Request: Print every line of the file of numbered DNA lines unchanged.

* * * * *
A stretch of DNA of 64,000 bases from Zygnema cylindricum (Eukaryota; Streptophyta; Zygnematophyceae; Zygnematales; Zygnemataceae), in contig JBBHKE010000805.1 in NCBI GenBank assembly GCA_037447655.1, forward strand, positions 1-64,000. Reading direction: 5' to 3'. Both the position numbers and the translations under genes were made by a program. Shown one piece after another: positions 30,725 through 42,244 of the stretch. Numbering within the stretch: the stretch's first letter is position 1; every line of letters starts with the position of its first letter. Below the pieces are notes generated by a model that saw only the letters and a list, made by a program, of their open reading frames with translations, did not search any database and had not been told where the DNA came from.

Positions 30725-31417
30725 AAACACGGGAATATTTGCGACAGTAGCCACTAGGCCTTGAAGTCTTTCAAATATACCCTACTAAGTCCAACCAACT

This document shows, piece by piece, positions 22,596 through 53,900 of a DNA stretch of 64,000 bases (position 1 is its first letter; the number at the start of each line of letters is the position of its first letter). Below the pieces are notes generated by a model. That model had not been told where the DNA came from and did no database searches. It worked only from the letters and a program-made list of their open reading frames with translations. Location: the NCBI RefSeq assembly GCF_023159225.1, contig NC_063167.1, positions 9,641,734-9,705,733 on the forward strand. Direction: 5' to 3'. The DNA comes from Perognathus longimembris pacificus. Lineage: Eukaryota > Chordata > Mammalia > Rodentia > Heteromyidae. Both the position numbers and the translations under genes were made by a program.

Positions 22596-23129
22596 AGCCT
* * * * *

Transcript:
A stretch of DNA of 64,000 bases from Zygnema cylindricum (Eukaryota; Streptophyta; Zygnematophyceae; Zygnematales; Zygnemataceae), in contig JBBHKE010000805.1 in NCBI GenBank assembly GCA_037447655.1, forward strand, positions 1-64,000. Reading direction: 5' to 3'. Both the position numbers and the translations under genes were made by a program. Shown one piece after another: positions 30,725 through 42,244 of the stretch. Numbering within the stretch: the stretch's first letter is position 1; every line of letters starts with the position of its first letter. Below the pieces are notes generated by a model that saw only the letters and a list, made by a program, of their open reading frames with translations, did not search any database and had not been told where the DNA came from.

Positions 30725-31417
30725 AAACACGGGAATATTTGCGACAGTAGCCACTAGGCCTTGAAGTCTTTCAAATATACCCTACTAAGTCCAACCAACT

This document shows, piece by piece, positions 22,596 through 53,900 of a DNA stretch of 64,000 bases (position 1 is its first letter; the number at the start of each line of letters is the position of its first letter). Below the pieces are notes generated by a model. That model had not been told where the DNA came from and did no database searches. It worked only from the letters and a program-made list of their open reading frames with translations. Location: the NCBI RefSeq assembly GCF_023159225.1, contig NC_063167.1, positions 9,641,734-9,705,733 on the forward strand. Direction: 5' to 3'. The DNA comes from Perognathus longimembris pacificus. Lineage: Eukaryota > Chordata > Mammalia > Rodentia > Heteromyidae. Both the position numbers and the translations under genes were made by a program.

Positions 22596-23129
22596 AGCCT